SAN FRANCISCO — IBM's sweeping reorganization follows three years of bobbled opportunities that have badly hurt the once-indomitable giant in its quest for supremacy in some of the fastest-growing categories of the data processing industry.
IBM remains king of the slow-growing mainframe business. But in mid-range systems, IBM's offerings, which generally are incompatible with each other, have been taking a beating from Digital Equipment Corp.'s products, which communicate easily with one another. And in the booming market for scientific workstations, IBM's PC-RT has been left in the dust by offerings from such upstarts as Sun Microsystems and Apollo Computer.
Those are the extreme examples of the competitive pressures that exist across the company's product line. "Up and down IBM's hardware line, there are good producers of viable, competitive equipment," said Bruce Rosenblatt, manager of computer planning for Chevron.
Industry experts said Thursday that IBM's board of directors had two main goals in pushing for the restructuring, which amounts largely to a decentralization of operations.
The first, as publicly stated, was to allow the 389,000-employee company to react more quickly to the needs of its customers. The second, and unenunciated, goal was to heighten the accountability of key members of IBM's management team, analysts said.
"Under IBM's old structure, board members had a great deal of difficulty in assessing whether key players deserved praise or blame, or some measure of each," said Kenneth G. Bosomworth, president of International Resource Development, a New Canaan, Conn., consultant. "The new setup will help the board identify the heroes" as well as the laggards.
In splitting IBM into five "highly independent" units, IBM also may be trying to replicate the now-legendary success of its old Entry Systems Division, Bosomworth said. The division, IBM's first experiment with an autonomous unit, helped the company seize the leadership in the personal computer industry from pioneer Apple Computer.
Analysts pointed to the appointment of telecommunications expert Terry R. Lautenbach as head of IBM United States as a signal that IBM will redouble its efforts to make all of its machines--and especially those in the hotly contested mid-range market--communicate more smoothly with one another.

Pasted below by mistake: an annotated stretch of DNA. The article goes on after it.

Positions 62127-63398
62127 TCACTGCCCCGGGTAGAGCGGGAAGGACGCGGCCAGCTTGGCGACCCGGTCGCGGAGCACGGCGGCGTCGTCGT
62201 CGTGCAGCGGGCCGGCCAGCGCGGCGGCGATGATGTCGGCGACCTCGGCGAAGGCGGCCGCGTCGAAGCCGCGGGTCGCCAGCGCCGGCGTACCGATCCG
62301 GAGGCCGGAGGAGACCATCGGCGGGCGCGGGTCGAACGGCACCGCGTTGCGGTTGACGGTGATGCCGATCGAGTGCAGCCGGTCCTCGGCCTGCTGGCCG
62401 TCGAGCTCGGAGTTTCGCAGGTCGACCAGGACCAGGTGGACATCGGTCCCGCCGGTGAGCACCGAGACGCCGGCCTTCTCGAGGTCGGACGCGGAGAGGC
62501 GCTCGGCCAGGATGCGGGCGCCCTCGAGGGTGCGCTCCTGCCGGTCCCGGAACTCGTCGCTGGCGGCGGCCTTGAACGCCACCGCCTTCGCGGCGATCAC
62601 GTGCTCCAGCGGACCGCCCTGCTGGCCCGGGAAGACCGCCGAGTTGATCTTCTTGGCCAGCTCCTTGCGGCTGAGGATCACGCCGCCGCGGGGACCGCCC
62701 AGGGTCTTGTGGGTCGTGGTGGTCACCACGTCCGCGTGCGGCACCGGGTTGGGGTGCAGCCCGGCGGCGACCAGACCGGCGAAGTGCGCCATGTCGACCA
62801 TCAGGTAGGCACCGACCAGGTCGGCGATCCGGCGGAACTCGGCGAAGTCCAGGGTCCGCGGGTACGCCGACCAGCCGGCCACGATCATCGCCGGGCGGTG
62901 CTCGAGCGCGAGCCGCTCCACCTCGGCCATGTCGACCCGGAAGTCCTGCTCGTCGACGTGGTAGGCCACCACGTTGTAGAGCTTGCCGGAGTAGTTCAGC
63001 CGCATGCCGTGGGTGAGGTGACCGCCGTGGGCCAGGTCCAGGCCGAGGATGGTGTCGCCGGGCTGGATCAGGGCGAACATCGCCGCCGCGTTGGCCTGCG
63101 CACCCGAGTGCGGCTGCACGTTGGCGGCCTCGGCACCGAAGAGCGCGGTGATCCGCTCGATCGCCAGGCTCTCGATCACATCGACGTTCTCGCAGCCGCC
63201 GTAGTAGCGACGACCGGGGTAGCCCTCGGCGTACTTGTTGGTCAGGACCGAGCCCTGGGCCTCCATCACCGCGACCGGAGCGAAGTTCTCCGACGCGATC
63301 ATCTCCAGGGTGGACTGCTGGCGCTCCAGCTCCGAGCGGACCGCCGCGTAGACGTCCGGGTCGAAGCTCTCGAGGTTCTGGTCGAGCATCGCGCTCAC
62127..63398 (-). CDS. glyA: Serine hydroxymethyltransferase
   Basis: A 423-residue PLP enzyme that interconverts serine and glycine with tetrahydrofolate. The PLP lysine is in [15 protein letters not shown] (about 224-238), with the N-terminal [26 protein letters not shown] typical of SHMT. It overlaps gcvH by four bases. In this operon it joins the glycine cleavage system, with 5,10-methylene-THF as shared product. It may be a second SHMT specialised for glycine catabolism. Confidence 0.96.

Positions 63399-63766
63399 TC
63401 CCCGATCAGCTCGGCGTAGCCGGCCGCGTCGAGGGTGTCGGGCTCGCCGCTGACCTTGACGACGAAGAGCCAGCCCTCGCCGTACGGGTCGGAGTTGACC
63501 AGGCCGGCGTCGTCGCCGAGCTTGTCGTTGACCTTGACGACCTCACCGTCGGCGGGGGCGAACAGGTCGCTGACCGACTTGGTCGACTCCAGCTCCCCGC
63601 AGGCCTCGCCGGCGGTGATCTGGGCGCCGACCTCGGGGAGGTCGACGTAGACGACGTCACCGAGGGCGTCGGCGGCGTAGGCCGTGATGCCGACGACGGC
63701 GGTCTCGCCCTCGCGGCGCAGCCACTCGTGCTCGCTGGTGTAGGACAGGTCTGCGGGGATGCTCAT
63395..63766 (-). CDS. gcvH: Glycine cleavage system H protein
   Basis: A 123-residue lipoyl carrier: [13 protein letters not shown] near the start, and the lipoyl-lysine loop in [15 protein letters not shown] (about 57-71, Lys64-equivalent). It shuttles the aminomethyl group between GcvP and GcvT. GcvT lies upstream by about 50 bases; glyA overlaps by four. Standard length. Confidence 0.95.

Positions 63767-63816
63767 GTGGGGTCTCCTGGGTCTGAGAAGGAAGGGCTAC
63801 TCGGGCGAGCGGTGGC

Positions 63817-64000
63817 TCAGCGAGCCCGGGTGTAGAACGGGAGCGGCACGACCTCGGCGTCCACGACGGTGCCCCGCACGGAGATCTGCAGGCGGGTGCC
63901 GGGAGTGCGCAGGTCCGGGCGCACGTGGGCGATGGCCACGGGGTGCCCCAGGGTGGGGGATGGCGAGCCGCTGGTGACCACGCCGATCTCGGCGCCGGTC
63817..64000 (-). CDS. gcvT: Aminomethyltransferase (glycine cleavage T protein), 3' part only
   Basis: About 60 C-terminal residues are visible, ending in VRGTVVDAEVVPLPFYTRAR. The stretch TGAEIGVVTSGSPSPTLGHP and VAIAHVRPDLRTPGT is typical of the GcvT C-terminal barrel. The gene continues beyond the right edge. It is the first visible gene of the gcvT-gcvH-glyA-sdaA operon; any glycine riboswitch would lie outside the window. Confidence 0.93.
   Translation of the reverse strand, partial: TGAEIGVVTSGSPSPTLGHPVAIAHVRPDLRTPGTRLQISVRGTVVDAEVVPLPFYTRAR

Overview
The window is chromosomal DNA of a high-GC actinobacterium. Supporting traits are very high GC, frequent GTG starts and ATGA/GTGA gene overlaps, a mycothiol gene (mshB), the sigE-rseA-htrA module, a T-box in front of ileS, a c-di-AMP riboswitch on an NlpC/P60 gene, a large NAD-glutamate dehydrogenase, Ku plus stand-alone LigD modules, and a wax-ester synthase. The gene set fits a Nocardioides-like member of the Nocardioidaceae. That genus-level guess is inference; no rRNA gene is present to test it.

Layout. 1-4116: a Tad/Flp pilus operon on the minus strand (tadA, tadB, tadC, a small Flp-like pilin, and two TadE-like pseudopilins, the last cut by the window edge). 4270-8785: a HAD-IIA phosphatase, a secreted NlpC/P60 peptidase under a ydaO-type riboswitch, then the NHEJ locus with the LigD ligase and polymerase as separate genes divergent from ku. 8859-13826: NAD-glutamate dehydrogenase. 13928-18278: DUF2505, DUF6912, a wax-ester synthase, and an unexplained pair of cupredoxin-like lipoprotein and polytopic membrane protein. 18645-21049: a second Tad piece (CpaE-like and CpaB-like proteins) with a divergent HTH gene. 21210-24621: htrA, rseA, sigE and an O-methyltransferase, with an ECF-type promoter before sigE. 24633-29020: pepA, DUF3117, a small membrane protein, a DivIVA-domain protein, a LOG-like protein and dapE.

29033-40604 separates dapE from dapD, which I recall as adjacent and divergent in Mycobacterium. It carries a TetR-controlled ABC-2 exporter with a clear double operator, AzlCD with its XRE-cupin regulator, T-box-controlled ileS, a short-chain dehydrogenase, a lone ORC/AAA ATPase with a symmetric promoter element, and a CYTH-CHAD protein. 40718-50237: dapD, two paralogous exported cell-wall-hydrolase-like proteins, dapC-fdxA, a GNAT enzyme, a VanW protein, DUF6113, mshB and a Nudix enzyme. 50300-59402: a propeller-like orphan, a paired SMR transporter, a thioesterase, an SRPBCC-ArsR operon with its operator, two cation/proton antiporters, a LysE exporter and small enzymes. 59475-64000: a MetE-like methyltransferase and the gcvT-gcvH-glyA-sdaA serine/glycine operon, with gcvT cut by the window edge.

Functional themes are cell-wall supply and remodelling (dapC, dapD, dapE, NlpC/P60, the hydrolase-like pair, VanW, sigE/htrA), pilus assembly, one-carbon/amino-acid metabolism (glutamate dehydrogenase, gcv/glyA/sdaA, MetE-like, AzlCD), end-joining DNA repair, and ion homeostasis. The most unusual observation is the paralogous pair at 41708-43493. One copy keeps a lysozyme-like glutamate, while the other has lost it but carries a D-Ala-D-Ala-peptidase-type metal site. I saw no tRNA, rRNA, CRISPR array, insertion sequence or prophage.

"They've got a babble of incompatible architectures and operating systems at a time when it has never been more important to the customer to have compatibility for easy networking," said Jeffry C. Beeler, an industry analyst with Dataquest in San Jose.
Few analysts believe that Thursday's moves will provide a quick fix to IBM's woes because of the time it takes the company to introduce new products. "They are definitely trying, but you have to remember that IBM has very long product cycles: eight to 12 years for some major lines," said Clare Fleig, director of research for International Technology Group in Los Altos.
For at least a year, IBM Chairman John F. Akers also has promised that the company will recreate the closeness to its customers that IBM enjoyed during the early years of the data processing industry.
"The relationship is not as close as it was," said Rosenblatt of Chevron, which has been buying more and more of its equipment from non-IBM vendors. "We miss some of IBM's support, and I am sure they miss some of the business that the close relationship used to generate."
Rosenblatt attributed the shift to a maturation in the data processing industry. "Once, IBM was the expert. Today, many of us have gained sufficient knowledge and capability that we can go it alone."
Still, "we'd very much like to take better advantage of the knowledge and expertise of IBM. We'd like to see some of that old relationship come back. But we're not at the point where we'd like to see a monopoly in the computer industry again."